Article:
Saturday, October 6, 2012

The New Recruit

The New Recruit, The Mission League Series, Jill Williamson, Marcher Lord Press, Adventure, September 1, 2012, 422 pages.

Synopsis: Forced to choose between military school and a Christian spy organization, skeptic Spencer Garmond signs on with the Bible geeks. But before he even boards the plane for Moscow, Spencer realizes this is no Bible club. These guys mean business. Stumbling onto a case involving a gang of homeless boys, a chilling tattoo, and the always beautiful Anya Vseveloda, Spencer struggles to find the faith needed to save the Mission League from enemy infiltration.

My thoughts: At first glance, the cover promises a high-octane thriller, which it eventually fulfills, but the focus is where the title is, The New Recruit. Spencer Garmond is a high school basketball pro, looking to prove himself, even if a few elbows or feelings get shoved aside. What makes this book tick properly is Spencer's transformation of character. It is not drawn out too far, or caused by a sudden tragedy, but happens as most do: with time and experience. It is fun to live vicariously through his growing "pains."

The plot took an interesting side, as I ventured into territory I could not predict. It's the sort of writing to keep me guessing (i.e. to keep me interested). I was surprised that Marcher Lord Press published something this..."normal." In light of what they've put out before, the quality remains, and it's an effective expansion of genres.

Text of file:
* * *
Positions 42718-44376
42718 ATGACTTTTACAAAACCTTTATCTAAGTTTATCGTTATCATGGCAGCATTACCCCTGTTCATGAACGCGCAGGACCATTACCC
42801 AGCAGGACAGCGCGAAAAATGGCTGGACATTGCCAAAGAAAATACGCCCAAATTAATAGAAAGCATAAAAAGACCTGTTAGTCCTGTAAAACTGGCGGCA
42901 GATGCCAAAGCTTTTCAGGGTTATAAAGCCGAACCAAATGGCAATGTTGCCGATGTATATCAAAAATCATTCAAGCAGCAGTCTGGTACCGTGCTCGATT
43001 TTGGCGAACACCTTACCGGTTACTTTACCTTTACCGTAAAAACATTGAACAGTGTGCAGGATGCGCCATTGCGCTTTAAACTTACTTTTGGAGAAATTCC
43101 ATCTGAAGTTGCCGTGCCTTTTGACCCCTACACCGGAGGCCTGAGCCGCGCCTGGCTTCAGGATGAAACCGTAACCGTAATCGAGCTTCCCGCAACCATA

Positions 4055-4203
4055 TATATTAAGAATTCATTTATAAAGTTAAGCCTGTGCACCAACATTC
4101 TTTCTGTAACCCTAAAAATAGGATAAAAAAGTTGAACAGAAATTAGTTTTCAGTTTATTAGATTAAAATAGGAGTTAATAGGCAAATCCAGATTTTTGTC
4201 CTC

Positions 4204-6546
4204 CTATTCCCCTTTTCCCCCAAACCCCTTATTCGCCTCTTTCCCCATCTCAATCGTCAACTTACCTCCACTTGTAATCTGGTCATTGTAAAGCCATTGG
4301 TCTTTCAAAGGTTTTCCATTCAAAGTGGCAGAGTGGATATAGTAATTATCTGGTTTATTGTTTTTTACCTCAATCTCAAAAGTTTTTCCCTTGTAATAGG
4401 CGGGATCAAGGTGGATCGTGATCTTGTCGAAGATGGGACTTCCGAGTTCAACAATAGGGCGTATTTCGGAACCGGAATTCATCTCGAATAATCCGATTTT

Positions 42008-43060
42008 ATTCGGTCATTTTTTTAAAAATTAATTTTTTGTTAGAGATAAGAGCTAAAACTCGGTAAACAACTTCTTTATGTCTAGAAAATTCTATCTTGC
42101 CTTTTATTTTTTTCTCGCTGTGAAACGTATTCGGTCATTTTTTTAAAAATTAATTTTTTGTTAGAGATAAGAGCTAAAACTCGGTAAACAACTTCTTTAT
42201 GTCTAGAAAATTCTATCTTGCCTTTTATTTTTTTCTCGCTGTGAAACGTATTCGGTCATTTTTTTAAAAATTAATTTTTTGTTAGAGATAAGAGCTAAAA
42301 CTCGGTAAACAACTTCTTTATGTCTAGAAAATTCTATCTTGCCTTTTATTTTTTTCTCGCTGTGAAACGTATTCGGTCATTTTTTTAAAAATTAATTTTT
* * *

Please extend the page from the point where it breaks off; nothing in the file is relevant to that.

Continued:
In conclusion, The New Recruit is a fast-paced teen spy adventure that lives past its expectations. I recommend it highly!

*This book was provided free by Marcher Lord Press, in conjunction with Novel Teen. I was not required to write a positive review, and the opinions expressed here are my own.*

My rating: 5 stars


  1. Noah, look for my review at TCM. And remember, opinions are like belly buttons, everyone has one, and some of them are weird.

    I really had issues with this book, though I think Jill Williamson can write from a teen's perspective brilliantly.

  2. Great review. I enjoyed this book too. It never hit me (or at least, not strongly) that it was surprising that Marcher Lord published this but it does make sense because it is not their usual type of book. Still glad they did though. Thanks.

  3. Thanks for the review, Noah.